On the official list of the Beijing delegation that arrived in Washington on Tuesday for trade talks, there is a new name.
Liao Min, a well-known folk singer during his university days in the late 1980s, is now deputy director of the Office of the Central Commission for Financial and Economic Affairs, the inner party economic policymaking body, and is among those in the US with Liu He, China’s vice-premier and the top economic adviser to Chinese President Xi Jinping.
It marks the first time for Liao’s new title has been made public. Liao previously worked as a director of the International Economics Bureau of the Central Leading Group on Financial and Economic Affairs, the predecessor to the commission.
Liao, 49, is considered a rising star among China’s economic policymakers for his international finance experience. A source who knows him from his early years says Liao is a fluent English speaker who started his career as a trader with proficiency in both Reuters and Bloomberg data terminals.
In his new capacity, Liao plays a key role in drafting China’s policies and tactics in dealing with US trade threats.
His career started to take off in December 2016 when he was promoted to Beijing to work under Liu.
Liu had searched for a year for an official who was familiar with international finance and economy after the former international economics bureau chief, Fang Xinghai, was promoted to vice-chairman of the China Securities Regulatory Commission in 2015.
Fang recommended Liao, who got the job, according to an article published by the social media account of the official Beijing News.
Before that, Liao had worked for five years as the Shanghai branch chief for the China Banking Regulatory Commission, after seven years in the head office of the regulator in Beijing.
Unlike most Chinese Communist officials who are faceless, Liao was literally a star. While studying at Peking University from 1986 to 1993, he wrote folk songs and released albums. Even now, his name shows up as “a folk music singer” on Douban, one of China’s biggest music and film review websites.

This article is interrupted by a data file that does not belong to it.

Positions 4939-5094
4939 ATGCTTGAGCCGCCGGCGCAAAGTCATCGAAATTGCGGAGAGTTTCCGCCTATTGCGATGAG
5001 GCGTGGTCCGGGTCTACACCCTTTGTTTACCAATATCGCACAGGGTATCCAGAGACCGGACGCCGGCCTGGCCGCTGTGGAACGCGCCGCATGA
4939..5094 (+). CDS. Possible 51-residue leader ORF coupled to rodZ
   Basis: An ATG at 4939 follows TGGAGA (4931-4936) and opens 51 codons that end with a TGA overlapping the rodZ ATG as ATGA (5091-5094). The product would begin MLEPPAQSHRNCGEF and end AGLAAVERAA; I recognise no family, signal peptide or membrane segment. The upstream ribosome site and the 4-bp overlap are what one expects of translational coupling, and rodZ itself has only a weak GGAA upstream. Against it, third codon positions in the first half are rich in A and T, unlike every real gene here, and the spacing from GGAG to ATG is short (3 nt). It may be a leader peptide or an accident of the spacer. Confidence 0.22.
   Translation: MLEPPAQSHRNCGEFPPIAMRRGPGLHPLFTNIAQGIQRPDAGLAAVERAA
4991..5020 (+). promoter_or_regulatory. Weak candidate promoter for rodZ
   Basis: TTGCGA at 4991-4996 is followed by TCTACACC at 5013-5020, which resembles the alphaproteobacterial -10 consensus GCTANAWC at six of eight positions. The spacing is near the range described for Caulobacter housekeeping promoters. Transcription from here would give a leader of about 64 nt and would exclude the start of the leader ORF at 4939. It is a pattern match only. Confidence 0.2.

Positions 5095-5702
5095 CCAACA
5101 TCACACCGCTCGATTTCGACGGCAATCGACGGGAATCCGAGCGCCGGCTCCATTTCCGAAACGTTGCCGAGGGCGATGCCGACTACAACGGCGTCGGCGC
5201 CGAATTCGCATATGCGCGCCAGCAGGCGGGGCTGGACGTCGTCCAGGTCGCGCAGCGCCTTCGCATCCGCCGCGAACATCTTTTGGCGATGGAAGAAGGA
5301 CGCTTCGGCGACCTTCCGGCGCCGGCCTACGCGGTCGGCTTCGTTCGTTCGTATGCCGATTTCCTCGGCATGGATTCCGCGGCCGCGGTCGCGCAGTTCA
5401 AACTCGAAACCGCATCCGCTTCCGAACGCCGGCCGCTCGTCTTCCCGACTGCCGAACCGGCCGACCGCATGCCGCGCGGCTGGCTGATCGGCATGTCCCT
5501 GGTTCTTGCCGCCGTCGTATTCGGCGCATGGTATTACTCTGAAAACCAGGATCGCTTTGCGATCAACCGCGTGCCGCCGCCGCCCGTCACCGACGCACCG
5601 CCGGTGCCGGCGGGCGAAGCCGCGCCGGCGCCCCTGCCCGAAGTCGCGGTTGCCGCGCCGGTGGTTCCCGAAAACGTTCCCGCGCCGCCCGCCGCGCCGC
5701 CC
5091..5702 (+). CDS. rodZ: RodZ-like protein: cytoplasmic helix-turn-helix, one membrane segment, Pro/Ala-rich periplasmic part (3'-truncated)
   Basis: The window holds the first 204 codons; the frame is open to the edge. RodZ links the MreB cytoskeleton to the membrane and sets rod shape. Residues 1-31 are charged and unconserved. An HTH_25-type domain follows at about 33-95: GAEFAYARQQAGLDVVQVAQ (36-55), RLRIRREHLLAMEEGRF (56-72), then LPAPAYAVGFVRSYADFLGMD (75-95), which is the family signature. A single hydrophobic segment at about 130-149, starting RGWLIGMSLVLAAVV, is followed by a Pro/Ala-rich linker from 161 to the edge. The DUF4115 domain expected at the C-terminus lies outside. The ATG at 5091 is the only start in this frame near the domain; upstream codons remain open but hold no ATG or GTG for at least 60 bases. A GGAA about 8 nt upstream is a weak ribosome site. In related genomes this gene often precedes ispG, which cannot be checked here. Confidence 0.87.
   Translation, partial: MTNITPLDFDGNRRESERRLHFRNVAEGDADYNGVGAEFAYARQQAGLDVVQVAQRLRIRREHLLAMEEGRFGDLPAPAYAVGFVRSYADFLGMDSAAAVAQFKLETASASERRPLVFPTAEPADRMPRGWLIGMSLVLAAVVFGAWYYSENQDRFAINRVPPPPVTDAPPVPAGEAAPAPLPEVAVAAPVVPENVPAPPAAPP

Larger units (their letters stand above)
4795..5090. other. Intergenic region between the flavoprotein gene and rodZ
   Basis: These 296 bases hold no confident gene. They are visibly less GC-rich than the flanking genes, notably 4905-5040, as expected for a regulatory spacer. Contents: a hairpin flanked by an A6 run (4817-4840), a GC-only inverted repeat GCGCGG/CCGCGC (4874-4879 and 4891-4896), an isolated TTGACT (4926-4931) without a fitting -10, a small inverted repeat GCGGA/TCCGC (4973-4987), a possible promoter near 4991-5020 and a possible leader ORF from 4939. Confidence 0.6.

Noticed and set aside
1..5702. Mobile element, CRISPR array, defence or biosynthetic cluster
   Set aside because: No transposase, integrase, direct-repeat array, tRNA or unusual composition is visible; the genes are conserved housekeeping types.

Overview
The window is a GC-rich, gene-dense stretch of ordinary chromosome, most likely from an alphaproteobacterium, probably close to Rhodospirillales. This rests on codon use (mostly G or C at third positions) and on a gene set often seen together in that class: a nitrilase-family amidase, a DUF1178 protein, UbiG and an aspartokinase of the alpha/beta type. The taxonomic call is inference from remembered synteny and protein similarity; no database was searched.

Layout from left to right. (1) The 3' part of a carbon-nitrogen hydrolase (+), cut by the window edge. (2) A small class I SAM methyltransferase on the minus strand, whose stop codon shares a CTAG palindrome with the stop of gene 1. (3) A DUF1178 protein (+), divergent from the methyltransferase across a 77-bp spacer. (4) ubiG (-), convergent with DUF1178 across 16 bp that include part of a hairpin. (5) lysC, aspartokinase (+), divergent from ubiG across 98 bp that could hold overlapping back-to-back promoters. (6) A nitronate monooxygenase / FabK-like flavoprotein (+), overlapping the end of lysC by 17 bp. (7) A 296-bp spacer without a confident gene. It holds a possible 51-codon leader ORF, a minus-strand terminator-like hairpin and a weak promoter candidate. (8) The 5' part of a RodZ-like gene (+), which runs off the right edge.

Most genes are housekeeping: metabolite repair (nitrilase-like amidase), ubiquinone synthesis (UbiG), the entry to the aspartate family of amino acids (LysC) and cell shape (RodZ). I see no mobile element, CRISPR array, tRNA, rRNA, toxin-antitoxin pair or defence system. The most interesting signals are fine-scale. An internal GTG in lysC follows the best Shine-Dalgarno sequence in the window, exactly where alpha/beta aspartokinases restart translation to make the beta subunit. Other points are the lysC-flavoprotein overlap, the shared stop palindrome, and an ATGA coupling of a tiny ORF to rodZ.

But after leaving college, Liao’s career in banking and finance took precedence.
He started at the People’s Bank of China, the central bank, and Bank of China, one of the four main state-owned lenders. His 1998 book, “The Rising Euro,” was acknowledged as one of the most comprehensive studies of the European currency in China.
He revisited the issue in 2017, publishing “The Euro and the Battle of Ideas”. He has also written or co-authored books on financial technology and China’s financial risk control.
In an interview with a state-owned magazine in 2008, Liao said his biggest regret was that he couldn’t further his studies to obtain a doctoral degree.
“If I had another chance, I would go abroad and attend an overseas university,” Liao was quoted as saying. His official biography shows that he earned a master’s degree from Cambridge University.
According to Liao’s interview in 2008, he joined the central bank by accident.
While waiting to meet a friend at the central bank in April 1993, an employee from the bank’s foreign currency division bumped into him and asked him a few questions in English. Liao answered fluently. That impressed the chief of the division, and he offered Liao a job on the spot.
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